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Problem 88 Hard Difficulty

When a 2.118 -g sample of copper is heated in an atmosphere in which the amount of oxygen present is
restricted, the sample gains 0.2666 g of oxygen in forming a reddish-brown oxide. However, when 2.118 g of copper is heated in a stream of pure oxygen, the sample gains 0.5332 $\mathrm{g}$ of oxygen. Calculate the empirical formulas of the two oxides of copper.

Answer

Hence limit will be $\frac{-1}{6}$

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Lizabeth T.

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Video Transcript

problem. We have to chemical equations involving copper and oxygen. So copper metal reacts with oxygen gas to produce on unknown copper oxide X Just call it copper X oxygen. Why is, you know, unknown. But here, the amount of oxygen reacting is restricted. But in the other chemical, that's number this one in two. So in the second chemical equation, we have copper again, reacting with oxygen to make a copper oxide. But in this case, we have an excess amount of copper of oxygen's, so to denote excess, I'm just gonna put X s, which sounds like access, but yeah, So there's corpora, except, um, I'll call the at this time copper a oxygen be, since it's a completely different, you know, compound. All right, so what we've been given is the mass of each reacted. So we started off with 2.118 grams of copper on both you know, equations, 2.18 grams. And here we have to your 0.266 grams of oxygen, gas, throw. And on the excess oxygen side, we have your 0.5332 And just by looking at this, we can see that this figure is about double the amount of oxygen than this. That sort of gives us a hint. Maybe Teoh what the chemical equation will be formula. All right, So the chemical or the mass of the copper oxides here are negligible. And don't matter in as to, you know, finding out It's Moeller. It's, you know, molar ratios X and Y A B because, like way assume that these occasions are going fully forward and our that will get 100% percent 100% yield. So we're going to react all of this mess. So this compound is made up of all of this amount of copper and olives. My oxygen, Yeah, I hope that makes sense. So right now, in order for us to find the mole ratios of thes copper oxides, we need to work in malls. Yeah, that's it. Suggest so to find malls. We know that moles is equivalent to right over here mass over molar mass, something We can just look up on our periodic table atomic mass of copper and oxygen, like separately. And then we can just divide, which will give us basically 0.33 Gramps or moles all right of copper and zero point zero 16 six moles off oxygen over here. You just take this mass divided by the time it mass equivalent to molar mass of copper, which is, like 62.5. And that will also give us, you know, the same amount of moles. 0.33 and then for oxygen. We take this mass and divide it by, um, oxygen's mullah mats, which is, like, 16 on. And that will give us also 0.33 moles. Okay, so, no, these are basically X. This column right here, the most columns Basically what? This is basically A and B, but we need entered your values we can't work with, you know, thes that's the most. So in order for us to do that, we will take the larger, more quantity and divided by the smaller one to see, like what? Reach you the urn into each other and, like, what's the whole number ratio? So this is basically double if you should tell you how he basically double this number and these air recently equivalents like 1 to 1. And so this is to toe because it's double. Oh, yeah, That's basically your ex. Otherwise, and so this is copper, too. Let's take another color. And just first a race that's yeah, yeah. So this one over here is copper to I wanted Red, not what stopped. Oh, it's happening over here. Green. Well, OK, it's OK. Yes, Copper to oxygen. I m in just copper oxygen. 1212 to 1. So, yeah, we can say Tell that this is this copper over here is copper Roman numeral one That's its charge and this year's Carper to this year's copper one.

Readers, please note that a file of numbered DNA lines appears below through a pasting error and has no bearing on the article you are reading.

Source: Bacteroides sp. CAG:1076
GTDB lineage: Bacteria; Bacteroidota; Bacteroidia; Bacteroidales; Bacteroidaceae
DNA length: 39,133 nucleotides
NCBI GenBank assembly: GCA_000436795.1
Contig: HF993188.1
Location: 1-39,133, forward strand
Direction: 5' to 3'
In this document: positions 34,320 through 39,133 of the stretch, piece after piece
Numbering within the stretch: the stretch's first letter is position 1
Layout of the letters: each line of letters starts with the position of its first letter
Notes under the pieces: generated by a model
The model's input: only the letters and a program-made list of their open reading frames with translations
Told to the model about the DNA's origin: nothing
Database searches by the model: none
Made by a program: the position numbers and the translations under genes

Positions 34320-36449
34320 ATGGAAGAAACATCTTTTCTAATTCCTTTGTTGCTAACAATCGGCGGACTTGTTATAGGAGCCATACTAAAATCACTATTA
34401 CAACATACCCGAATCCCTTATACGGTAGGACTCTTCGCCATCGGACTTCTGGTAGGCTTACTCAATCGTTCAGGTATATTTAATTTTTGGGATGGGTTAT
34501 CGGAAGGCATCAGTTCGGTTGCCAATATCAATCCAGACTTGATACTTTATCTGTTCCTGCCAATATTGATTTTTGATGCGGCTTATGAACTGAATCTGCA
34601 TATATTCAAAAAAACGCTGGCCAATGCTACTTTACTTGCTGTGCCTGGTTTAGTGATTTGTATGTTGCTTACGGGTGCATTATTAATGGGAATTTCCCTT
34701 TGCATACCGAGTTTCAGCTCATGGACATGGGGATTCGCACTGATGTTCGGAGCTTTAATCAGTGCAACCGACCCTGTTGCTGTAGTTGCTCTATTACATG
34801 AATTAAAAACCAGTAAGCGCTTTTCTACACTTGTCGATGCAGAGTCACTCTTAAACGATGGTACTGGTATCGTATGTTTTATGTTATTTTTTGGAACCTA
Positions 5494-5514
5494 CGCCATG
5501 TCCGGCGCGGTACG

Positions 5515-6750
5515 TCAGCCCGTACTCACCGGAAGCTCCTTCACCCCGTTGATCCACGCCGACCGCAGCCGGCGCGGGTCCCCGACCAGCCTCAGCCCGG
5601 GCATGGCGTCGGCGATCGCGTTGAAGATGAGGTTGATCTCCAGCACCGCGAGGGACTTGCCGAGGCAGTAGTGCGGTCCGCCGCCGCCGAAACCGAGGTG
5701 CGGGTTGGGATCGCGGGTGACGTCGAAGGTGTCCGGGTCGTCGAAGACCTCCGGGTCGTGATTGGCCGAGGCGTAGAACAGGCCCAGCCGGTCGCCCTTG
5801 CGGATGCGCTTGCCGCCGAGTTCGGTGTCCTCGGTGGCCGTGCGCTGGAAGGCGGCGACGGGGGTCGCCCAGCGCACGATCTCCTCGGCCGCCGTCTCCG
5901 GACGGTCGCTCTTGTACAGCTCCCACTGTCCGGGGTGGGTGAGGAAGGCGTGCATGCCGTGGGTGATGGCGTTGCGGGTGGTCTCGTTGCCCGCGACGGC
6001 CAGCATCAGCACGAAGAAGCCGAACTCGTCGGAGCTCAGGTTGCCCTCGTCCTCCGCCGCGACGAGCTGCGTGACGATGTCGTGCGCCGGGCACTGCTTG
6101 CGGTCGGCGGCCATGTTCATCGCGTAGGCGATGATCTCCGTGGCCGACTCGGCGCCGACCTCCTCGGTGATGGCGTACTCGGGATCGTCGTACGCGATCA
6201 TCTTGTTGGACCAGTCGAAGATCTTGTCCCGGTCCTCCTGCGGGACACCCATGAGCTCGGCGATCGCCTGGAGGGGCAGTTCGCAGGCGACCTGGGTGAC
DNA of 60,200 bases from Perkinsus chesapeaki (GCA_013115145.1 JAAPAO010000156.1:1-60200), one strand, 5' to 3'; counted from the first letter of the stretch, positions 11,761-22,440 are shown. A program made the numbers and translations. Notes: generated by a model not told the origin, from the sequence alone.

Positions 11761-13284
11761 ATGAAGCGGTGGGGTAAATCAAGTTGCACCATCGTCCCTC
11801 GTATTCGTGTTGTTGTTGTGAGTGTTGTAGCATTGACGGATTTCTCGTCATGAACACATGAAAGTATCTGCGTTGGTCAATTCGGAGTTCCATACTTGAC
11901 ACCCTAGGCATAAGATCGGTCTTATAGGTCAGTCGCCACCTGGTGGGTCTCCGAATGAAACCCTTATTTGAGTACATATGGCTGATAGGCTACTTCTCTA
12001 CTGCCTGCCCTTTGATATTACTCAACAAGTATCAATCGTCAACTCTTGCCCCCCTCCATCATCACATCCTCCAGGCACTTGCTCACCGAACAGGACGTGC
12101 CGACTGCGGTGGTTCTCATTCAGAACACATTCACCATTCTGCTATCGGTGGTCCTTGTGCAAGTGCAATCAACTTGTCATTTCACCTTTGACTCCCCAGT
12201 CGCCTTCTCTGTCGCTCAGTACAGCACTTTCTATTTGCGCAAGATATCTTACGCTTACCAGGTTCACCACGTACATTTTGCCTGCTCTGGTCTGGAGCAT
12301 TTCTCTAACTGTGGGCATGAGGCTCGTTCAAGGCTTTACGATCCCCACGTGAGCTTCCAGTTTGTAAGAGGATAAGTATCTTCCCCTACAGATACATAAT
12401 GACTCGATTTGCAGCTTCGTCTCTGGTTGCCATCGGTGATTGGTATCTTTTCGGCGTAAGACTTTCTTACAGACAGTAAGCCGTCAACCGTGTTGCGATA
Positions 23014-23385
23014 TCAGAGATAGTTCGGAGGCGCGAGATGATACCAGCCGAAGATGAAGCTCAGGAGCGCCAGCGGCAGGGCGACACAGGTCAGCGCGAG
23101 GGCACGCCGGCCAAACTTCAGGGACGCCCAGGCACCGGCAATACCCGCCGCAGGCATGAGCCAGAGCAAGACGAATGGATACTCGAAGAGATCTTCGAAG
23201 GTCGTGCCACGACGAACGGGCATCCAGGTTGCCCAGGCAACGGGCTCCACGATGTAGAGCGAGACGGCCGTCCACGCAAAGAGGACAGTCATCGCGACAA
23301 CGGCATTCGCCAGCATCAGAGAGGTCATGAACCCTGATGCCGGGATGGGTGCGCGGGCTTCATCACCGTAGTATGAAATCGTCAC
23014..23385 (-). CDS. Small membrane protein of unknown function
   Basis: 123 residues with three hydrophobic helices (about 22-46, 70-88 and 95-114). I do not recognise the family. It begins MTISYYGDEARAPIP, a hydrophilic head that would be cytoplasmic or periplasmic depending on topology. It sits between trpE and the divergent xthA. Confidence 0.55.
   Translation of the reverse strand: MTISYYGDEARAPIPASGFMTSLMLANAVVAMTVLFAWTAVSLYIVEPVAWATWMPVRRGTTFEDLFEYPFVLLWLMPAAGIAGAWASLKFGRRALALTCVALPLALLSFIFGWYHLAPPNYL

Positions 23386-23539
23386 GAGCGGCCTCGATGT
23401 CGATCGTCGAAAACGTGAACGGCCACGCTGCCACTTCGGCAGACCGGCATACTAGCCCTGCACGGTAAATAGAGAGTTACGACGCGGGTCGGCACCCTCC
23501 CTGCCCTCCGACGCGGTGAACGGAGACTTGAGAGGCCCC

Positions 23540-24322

McMaster University
Top Chemistry 101 Educators
Lizabeth T.

Numerade Educator

Allea C.

University of Maryland - University College

JH
Jacquelin H.

Brown University

Jake R.

University of Toronto